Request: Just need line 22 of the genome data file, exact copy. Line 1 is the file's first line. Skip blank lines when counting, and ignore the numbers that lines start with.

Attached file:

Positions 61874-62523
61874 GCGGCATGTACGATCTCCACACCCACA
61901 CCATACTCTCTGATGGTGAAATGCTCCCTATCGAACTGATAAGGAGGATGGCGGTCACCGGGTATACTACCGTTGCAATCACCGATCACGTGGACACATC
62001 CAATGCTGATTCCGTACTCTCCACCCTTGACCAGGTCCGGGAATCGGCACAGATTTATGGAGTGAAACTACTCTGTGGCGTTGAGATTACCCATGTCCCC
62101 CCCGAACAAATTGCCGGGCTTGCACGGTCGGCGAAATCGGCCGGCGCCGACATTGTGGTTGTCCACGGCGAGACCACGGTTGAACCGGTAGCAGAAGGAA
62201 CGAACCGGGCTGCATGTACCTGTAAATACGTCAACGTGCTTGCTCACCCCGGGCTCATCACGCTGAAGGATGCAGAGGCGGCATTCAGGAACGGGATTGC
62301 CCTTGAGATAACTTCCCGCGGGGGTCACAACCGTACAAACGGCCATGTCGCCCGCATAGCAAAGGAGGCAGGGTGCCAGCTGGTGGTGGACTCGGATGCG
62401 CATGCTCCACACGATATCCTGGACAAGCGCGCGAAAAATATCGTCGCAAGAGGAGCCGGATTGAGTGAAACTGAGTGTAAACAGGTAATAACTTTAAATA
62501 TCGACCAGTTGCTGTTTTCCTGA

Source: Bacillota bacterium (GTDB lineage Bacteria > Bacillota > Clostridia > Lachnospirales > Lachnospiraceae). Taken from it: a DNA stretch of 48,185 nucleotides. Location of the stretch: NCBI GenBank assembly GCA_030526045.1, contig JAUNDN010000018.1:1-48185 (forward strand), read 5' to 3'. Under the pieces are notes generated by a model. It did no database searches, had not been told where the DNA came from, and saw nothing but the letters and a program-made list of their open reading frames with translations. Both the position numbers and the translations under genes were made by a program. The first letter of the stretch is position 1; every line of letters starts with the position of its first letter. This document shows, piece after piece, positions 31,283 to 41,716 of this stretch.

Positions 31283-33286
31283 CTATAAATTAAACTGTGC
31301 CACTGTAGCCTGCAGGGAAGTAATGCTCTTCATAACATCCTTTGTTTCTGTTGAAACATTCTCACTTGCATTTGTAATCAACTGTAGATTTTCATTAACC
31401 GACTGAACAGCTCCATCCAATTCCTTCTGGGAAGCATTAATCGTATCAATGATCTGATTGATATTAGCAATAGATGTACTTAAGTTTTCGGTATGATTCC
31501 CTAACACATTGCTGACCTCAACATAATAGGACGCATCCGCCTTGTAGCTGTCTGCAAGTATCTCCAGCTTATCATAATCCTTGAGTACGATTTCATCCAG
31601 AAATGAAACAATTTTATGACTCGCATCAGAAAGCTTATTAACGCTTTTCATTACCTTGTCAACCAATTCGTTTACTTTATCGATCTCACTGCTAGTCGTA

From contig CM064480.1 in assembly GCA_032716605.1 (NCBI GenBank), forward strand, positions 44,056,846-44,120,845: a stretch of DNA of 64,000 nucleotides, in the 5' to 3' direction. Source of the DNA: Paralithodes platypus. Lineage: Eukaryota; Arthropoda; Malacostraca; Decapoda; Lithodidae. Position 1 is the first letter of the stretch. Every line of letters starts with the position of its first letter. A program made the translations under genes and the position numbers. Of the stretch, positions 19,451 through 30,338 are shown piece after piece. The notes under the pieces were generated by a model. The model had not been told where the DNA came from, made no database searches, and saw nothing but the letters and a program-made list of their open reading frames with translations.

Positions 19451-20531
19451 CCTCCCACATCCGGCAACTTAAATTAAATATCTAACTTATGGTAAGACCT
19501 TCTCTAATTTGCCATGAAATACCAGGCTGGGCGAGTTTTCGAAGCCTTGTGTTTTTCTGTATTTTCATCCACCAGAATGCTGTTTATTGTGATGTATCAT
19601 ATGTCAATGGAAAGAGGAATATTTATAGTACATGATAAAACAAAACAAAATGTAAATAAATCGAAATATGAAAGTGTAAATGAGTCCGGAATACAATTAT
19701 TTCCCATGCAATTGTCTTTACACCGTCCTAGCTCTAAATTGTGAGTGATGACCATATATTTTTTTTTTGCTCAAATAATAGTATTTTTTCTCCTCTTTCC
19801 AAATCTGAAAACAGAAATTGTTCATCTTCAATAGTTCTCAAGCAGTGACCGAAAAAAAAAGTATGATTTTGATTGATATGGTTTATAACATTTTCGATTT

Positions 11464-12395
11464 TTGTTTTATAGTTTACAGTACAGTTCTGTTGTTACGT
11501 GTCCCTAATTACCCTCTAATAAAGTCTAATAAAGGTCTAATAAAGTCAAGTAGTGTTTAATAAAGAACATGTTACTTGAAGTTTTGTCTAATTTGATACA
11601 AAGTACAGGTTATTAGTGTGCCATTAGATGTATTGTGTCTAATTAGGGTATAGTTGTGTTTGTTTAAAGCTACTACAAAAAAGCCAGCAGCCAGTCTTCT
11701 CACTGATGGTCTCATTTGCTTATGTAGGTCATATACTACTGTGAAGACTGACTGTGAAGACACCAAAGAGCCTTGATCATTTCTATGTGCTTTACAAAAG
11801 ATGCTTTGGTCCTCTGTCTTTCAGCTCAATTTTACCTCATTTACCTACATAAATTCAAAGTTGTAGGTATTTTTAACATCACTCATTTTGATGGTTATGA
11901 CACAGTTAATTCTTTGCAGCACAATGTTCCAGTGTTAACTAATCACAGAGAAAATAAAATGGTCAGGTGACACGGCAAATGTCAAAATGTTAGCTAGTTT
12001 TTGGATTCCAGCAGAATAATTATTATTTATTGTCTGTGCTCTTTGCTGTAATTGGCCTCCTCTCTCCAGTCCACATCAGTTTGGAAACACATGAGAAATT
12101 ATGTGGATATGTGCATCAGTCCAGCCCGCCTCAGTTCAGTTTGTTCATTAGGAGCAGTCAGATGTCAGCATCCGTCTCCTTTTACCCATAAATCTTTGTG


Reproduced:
19701 TTCCCATGCAATTGTCTTTACACCGTCCTAGCTCTAAATTGTGAGTGATGACCATATATTTTTTTTTTGCTCAAATAATAGTATTTTTTCTCCTCTTTCC